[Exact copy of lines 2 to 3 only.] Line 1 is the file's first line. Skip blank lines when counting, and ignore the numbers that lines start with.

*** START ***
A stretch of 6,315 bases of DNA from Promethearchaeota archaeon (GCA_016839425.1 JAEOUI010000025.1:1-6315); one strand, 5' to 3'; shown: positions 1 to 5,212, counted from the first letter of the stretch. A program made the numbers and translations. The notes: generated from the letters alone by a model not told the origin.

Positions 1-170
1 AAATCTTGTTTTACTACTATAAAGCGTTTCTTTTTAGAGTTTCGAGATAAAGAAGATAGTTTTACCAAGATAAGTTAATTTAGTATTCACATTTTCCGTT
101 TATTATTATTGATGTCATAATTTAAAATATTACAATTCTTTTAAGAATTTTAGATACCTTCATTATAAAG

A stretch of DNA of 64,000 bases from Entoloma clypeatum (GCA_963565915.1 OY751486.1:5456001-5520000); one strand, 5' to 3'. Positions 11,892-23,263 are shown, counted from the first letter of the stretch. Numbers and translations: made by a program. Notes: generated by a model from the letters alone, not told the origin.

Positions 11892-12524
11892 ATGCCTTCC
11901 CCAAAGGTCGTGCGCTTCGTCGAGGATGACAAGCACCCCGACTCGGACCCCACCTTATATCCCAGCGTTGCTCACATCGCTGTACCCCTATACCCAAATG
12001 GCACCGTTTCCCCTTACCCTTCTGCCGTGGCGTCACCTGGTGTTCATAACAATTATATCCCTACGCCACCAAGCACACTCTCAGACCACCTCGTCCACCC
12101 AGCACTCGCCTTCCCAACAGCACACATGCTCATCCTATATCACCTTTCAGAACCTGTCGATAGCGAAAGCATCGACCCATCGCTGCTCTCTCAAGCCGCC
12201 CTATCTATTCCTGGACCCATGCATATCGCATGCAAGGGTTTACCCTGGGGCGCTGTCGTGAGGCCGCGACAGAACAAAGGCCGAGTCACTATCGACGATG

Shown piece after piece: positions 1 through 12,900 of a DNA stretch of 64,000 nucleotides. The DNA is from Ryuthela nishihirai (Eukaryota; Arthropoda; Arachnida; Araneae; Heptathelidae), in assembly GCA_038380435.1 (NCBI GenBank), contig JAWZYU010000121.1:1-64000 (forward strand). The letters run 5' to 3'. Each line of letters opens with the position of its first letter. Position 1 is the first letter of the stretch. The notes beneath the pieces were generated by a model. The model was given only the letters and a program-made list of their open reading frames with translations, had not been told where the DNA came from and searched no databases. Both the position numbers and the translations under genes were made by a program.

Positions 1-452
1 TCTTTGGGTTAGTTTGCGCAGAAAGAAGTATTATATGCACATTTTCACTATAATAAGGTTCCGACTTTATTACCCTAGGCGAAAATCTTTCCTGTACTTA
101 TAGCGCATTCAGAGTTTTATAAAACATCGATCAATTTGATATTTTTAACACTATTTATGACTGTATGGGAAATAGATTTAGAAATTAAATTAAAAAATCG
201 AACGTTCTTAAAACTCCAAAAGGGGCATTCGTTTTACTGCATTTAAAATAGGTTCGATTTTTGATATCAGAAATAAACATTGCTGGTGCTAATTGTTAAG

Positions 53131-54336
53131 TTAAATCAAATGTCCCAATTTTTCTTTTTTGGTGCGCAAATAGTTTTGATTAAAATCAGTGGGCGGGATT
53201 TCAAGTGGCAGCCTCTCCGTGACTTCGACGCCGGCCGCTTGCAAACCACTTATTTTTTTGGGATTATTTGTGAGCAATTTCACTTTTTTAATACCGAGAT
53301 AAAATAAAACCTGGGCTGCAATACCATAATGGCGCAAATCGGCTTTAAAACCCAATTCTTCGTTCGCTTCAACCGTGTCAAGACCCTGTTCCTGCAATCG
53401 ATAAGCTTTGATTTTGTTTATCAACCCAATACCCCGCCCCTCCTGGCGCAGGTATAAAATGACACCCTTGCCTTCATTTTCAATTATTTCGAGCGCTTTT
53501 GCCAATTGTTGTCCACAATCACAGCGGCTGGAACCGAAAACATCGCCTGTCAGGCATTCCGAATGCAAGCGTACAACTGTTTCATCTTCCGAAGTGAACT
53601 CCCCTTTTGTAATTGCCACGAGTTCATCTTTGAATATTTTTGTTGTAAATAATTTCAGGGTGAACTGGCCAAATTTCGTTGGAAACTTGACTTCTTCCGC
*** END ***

Positions 1-170
1 AAATCTTGTTTTACTACTATAAAGCGTTTCTTTTTAGAGTTTCGAGATAAAGAAGATAGTTTTACCAAGATAAGTTAATTTAGTATTCACATTTTCCGTT